The initial recruitment drive attracted significant interest, with over 500 applications following their job ads last year. Funding for the unit is coming from the existing budget of the JRC, but a 1% supervisory fee on VLOPs/VLOSE will be used to finance the ECAT’s staff costs.
ECAT staff presented four projects, including examining racial bias in search results, designing voice assistant technology for children, and researching social media recommender systems. Other early areas of research include facial expression recognition algorithms and algorithmic ranking and pricing.
ECAT staff have developed a data analysis tool to help the Commission with the task of parsing risk assessment reports. They also aim to shine a light on societal impact by studying longer term effects of interactions with algorithmic technologies, including gender-based violence, child safety and mental health. This is in response to tech giants’ attempts to flood the channel with noise.
The JRC is taking a multidisciplinary approach to hiring talent, including computer and data scientists, social and cognitive scientists, and other types of researchers.
They want to be able to apply a broad variety of expertise and perspectives to interrogate AI impacts, and to partner with the wider European research community. The future home for ECAT has been designed as a visual metaphor for the spirit of openness they are aiming to channel.
ECAT is aiming to catalyze the academic community in Europe to focus on AI impacts. It is working to build bridges between research institutions, civil society groups and others to create a regional ecosystem dedicated to unpicking algorithmic effects.
One early partnership is with France’s PEReN, which has devised a tool to study how quickly the TikTok algorithm latches on to a new target when a user’s interests change.
The DSA is a new EU regulation that takes a centralized approach to enforcement of EU rules. It has penalties of up to 6% of global annual turnover for tech giants that don’t take transparency and accountability requirements seriously. It also puts legal obligations on platforms to cooperate with regulatory agencies, such as providing data to support Commission investigations.
The GDPR also has large penalties, but its application against Big Tech has been stymied by forum shopping. The hope is that this centralized enforcement structure will lead to more robust and reliable enforcement, and act as an irresistible force to switch platforms to focus on common goods.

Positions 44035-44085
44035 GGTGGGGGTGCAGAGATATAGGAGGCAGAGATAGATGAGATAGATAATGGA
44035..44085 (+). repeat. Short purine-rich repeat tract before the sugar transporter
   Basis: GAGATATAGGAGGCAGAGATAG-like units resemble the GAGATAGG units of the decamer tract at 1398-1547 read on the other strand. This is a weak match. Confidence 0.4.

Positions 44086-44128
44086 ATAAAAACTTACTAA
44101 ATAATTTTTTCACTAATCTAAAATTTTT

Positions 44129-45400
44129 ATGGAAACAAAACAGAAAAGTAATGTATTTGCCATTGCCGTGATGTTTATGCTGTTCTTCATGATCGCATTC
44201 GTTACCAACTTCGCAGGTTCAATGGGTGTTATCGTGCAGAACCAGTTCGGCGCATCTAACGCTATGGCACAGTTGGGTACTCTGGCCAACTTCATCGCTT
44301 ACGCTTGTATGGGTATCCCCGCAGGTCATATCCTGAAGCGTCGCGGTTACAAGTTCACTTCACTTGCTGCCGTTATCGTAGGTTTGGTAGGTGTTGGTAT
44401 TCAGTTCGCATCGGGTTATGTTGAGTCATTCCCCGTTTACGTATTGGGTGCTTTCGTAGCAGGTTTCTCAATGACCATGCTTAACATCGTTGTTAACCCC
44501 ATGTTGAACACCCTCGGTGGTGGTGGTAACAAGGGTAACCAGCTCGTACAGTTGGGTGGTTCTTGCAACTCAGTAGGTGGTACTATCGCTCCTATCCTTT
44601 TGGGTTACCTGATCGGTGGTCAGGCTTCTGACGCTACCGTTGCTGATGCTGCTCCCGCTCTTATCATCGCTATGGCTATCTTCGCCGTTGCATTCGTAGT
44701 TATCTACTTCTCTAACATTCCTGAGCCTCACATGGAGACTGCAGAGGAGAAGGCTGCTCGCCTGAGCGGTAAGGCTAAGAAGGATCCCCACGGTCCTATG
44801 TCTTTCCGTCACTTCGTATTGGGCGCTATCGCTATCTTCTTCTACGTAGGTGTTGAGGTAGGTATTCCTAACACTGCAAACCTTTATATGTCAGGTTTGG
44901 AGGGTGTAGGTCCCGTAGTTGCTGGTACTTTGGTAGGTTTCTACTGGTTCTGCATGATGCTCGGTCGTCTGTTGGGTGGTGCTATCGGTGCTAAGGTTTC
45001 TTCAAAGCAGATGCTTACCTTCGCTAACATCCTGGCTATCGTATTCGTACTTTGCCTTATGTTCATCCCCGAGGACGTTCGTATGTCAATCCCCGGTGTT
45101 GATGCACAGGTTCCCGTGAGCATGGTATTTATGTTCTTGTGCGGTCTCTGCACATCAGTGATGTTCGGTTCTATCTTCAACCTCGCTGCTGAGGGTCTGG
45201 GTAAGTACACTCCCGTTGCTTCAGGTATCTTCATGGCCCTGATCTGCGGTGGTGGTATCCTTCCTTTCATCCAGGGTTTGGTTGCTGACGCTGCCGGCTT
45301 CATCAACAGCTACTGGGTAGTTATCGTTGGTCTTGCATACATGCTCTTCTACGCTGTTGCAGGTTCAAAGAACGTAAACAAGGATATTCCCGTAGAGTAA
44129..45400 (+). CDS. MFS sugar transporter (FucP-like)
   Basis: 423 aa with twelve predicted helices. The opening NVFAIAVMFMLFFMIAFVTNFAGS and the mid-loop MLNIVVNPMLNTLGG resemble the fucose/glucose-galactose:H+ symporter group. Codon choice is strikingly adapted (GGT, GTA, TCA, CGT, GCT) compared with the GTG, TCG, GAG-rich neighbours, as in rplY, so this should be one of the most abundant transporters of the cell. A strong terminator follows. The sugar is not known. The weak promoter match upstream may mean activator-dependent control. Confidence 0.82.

The debate over how to measure AI impacts on subjective considerations like well-being and mental health is ongoing. The Commission’s readiness for dealing with Big Tech’s policy staffers will depend on how it sets the tone on enforcement. If it comes out swinging early, Big Tech can set the timeline, shape the narrative, and engage in other bad faith tactics.
The Commission had to face questions from press members about its preparedness to crack open Big Tech’s algorithmic black boxes.
It responded by professing confidence in its abilities and expressing confidence that the Digital Services Act is the enabling framework to pull this massive, public service-focused reverse engineering mission off.
One official noted that the Digital Services Act already has transparency obligations for platforms, so they need to be more concerned about the algorithmic systems and recommender systems.
Rumman Chowdhury, the former head of Twitter’s AI ethics team, predicted that the EU’s quasi-Sisyphean task would be a “very messy 3-5 years” but beneficial in the end. She has since established a consultancy firm focused on algorithmic auditing and has been co-opted into the DSA effort, sharing her take on how to devise algorithmic assessment methodology.
Chowdhury has been working with the EU on research and implementation for the regulation, sharing her take on how to devise algorithmic assessment methodology.
The Digital Services Act and the European Data Protection Authority are two important pieces of legislation that will help move concepts of benefit to humanity and society from research and application into tangible requirements. In her public remarks, Chowdhury praised the Digital Services Act and its work to move concepts of benefit to humanity and society from research and application into tangible requirements.
She also hit out at the latest AI hype cycle that is being driven by generative AI tools like ChatGPT, warning that the same bogus claims are being unboxed for human-programmed technologies with known flaws, while platforms are simultaneously dismantling their internal ethics teams. This is cynical opportunism as tech giants attempt to reboot the same old cycle and keep ducking responsibility.
The slow demise of internal accountability teams at most technology companies has led to the launch and imposition of generative AI algorithms and solutions.
This has led to the shuttering of AI ethics teams by major platforms, but Chowdhury’s presence at the EU event implied one tangible upside: Insider talent is being freed up to take jobs working in the public good. She hopes that laws and methodologies can appeal to the conscience of many people who want to be doing this kind of work, and there is a gap that needs to be filled.